Encyclopedia Britannica defines middle age as the period between the ages of 40 and 60.

Just kidding, I won’t start a column as if writing the world’s worst — and most boring — speech.

But I did Google, “When does middle age start?” the other day — right after I found myself turning on the lamp next to my couch and holding some tiny-print instruction manual directly next to the lightbulb so I could see it. But even that didn’t work, and I had to grab one of the 17 pairs of reading glasses Stan keeps around the house.

It’s not fair, this “age-related far-sightedness.” (I Googled that, too.)

I know it happens to everyone, but it doesn’t seem fair.

I’ve been wearing glasses — thick glasses — since I was five, and contact lenses since eighth grade.

I’d watched for more than a decade as my mom squirted a bit of saline solution into her palm, rubbed each lens around, and then tapped them into her eyes. I’d watched her pluck them out each night. 

I was ready, beyond ready. I couldn’t wait to get contacts. 

And I nailed it, my very first pair of lenses. Even the ophthalmologist was impressed when I didn’t pull away or instinctively clench my eyes shut when he dabbed the lenses onto my eyeballs.

It all happened just before my 14th birthday, spring of eighth grade, well in time for my high school start.

I’m now 47, and so for the past 42 years I’ve been a person who’s legally blind without corrective lenses. The vision in my left eye is 20/500.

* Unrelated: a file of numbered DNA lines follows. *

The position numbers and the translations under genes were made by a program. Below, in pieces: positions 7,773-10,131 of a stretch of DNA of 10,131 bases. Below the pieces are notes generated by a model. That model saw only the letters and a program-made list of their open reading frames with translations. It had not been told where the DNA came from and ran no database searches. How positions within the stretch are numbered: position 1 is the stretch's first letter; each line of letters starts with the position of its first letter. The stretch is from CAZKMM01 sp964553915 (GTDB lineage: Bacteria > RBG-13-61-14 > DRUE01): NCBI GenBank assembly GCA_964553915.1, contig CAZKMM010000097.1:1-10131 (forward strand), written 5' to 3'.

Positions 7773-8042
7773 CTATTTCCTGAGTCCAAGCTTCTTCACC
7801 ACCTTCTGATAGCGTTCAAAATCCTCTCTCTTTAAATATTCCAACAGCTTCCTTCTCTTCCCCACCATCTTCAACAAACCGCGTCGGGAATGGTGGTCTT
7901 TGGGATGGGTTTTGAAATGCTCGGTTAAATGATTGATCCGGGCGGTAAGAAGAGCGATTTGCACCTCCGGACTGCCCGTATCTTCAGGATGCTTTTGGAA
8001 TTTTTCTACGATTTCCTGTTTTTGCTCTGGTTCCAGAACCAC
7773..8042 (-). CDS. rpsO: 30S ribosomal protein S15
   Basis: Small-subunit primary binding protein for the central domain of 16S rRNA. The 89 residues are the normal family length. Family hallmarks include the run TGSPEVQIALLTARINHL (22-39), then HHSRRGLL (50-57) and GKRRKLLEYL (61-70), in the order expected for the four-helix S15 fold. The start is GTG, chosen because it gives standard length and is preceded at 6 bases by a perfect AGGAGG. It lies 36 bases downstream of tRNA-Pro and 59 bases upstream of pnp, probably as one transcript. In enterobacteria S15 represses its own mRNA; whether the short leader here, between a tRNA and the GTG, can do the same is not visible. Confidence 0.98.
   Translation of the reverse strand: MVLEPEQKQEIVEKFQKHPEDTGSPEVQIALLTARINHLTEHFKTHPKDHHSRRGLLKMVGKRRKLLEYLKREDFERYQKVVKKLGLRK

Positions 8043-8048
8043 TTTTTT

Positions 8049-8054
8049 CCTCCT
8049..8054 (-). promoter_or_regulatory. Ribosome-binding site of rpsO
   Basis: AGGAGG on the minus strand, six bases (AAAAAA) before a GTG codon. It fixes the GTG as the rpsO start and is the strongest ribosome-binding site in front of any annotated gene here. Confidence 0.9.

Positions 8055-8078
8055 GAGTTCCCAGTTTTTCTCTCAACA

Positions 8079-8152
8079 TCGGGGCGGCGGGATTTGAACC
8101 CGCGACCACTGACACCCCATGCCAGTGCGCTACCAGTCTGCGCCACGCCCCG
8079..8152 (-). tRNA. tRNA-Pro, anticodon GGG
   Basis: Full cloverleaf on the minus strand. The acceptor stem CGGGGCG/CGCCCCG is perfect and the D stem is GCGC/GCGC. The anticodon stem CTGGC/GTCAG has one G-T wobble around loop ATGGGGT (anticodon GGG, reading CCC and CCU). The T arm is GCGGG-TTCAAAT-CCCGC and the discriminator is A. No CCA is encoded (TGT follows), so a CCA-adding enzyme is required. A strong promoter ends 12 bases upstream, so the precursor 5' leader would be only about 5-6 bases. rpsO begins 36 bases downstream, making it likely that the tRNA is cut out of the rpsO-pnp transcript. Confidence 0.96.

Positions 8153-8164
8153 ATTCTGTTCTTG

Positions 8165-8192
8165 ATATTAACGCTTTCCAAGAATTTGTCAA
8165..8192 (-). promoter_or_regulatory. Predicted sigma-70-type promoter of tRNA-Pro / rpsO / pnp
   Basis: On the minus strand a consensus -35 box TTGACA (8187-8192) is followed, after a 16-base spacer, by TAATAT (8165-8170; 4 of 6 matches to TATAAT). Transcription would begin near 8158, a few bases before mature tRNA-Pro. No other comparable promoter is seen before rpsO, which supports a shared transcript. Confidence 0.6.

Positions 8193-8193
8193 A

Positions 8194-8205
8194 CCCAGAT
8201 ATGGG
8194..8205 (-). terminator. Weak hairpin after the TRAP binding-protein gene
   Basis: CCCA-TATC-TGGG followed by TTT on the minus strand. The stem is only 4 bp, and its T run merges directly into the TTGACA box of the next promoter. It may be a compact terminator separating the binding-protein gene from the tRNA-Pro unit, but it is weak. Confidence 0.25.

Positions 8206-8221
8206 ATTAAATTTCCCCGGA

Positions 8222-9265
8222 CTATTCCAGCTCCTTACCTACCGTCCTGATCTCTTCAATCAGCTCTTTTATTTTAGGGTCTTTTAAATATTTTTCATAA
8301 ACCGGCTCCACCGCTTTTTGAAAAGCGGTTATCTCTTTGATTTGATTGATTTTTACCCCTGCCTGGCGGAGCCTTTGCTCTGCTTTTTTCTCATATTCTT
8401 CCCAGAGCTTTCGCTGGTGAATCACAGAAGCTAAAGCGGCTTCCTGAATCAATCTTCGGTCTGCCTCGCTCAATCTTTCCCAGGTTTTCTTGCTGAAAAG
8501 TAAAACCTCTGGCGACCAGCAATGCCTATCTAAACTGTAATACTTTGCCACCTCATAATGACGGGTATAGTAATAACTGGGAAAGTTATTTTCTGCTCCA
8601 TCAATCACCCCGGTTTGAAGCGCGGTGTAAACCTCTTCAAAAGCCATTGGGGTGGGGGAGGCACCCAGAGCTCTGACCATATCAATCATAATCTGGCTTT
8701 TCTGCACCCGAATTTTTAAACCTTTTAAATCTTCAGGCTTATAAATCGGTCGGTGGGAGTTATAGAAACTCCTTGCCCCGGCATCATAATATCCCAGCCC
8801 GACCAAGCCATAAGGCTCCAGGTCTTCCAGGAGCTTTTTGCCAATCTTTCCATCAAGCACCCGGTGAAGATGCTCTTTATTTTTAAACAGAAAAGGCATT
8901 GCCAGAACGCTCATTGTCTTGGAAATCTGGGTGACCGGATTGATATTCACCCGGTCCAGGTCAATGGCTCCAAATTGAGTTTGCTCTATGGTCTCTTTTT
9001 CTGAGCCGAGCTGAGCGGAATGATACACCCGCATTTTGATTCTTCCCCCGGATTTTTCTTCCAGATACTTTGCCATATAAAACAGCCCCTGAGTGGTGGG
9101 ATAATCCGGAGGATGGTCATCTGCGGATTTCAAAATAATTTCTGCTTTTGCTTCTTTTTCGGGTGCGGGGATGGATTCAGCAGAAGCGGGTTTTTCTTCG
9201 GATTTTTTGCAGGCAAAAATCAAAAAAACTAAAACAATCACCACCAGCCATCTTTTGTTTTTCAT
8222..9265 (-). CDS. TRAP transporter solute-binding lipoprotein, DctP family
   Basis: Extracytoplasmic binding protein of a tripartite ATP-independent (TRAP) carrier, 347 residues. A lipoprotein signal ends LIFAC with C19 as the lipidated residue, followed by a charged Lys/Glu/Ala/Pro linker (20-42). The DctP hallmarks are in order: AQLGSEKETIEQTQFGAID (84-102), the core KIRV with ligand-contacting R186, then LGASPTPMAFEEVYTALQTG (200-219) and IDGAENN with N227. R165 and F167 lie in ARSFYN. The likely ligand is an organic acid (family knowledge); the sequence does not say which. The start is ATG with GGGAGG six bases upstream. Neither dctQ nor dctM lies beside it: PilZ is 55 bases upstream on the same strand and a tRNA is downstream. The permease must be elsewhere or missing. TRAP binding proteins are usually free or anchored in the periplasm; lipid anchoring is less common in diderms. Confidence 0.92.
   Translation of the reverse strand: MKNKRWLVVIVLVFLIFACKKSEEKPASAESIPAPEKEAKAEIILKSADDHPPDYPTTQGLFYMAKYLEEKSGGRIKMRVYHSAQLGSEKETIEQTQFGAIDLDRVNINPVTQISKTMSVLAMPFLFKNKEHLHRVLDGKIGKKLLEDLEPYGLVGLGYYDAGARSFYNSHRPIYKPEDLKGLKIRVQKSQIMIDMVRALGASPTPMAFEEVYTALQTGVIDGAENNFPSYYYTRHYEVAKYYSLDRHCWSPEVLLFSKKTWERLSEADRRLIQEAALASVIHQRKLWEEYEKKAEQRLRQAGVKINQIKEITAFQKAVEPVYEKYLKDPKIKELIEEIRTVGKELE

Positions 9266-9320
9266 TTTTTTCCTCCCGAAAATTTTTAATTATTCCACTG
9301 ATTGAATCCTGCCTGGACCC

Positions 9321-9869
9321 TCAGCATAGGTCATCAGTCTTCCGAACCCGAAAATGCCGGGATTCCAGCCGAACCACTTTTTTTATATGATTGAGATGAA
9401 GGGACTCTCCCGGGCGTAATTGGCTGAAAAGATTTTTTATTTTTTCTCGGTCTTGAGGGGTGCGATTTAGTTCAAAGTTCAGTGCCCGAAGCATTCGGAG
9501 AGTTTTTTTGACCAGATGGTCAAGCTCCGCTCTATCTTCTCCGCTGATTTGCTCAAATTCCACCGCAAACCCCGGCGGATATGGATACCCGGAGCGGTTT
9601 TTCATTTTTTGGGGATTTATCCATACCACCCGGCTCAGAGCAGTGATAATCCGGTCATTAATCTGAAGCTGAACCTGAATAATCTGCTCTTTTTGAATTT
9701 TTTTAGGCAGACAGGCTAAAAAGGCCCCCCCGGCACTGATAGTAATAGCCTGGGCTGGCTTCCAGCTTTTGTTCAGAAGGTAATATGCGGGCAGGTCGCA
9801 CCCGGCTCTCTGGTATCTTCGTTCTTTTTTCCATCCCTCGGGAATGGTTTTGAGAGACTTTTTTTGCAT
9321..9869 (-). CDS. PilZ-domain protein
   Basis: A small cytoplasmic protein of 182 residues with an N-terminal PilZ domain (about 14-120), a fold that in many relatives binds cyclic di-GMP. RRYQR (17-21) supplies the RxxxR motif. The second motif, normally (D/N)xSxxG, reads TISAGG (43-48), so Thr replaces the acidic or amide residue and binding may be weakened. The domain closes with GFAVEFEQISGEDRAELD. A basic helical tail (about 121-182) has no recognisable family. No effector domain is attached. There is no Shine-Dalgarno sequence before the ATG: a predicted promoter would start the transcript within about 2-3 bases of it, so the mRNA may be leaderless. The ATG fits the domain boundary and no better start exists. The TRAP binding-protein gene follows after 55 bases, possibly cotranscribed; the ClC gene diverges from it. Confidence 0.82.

For 42 years, I’ve gone to sleep and awakened to a blurry world. For 42 years, the very first thing I’ve done upon waking is reach for my glasses on the nightstand. 

Now I need to reach for “cheaters” simply to read — even while wearing my contacts. It’s simply not fair. I’ve paid my dues. In a perfect world, people with deficient eyesight throughout their life would be exempt from the age-related farsightedness. 

But yeah, no, that’s not how things work. Instead, I now carry cheaters in my purse. Soon enough, they’ll be perched atop my head due to their constant necessity.

This whole middle-age thing is a pain in the ass — and the eyes.

I want my 30s back.

Mandy Miles
Mandy Miles drops stuff, breaks things and falls down more than any adult should. An award-winning writer, reporter and columnist, she's been stringing words together in Key West since 1998. "Local news is crucial," she says. "It informs and connects a community. It prompts conversation. It gets people involved, holds people accountable. The Keys Weekly takes its responsibility seriously. Our owners are raising families in Key West & Marathon. Our writers live in the communities we cover - Key West, Marathon & the Upper Keys. We respect our readers. We question our leaders. We believe in the Florida Keys community. And we like to have a good time." Mandy's married to a saintly — and handy — fishing captain, and can't imagine living anywhere else.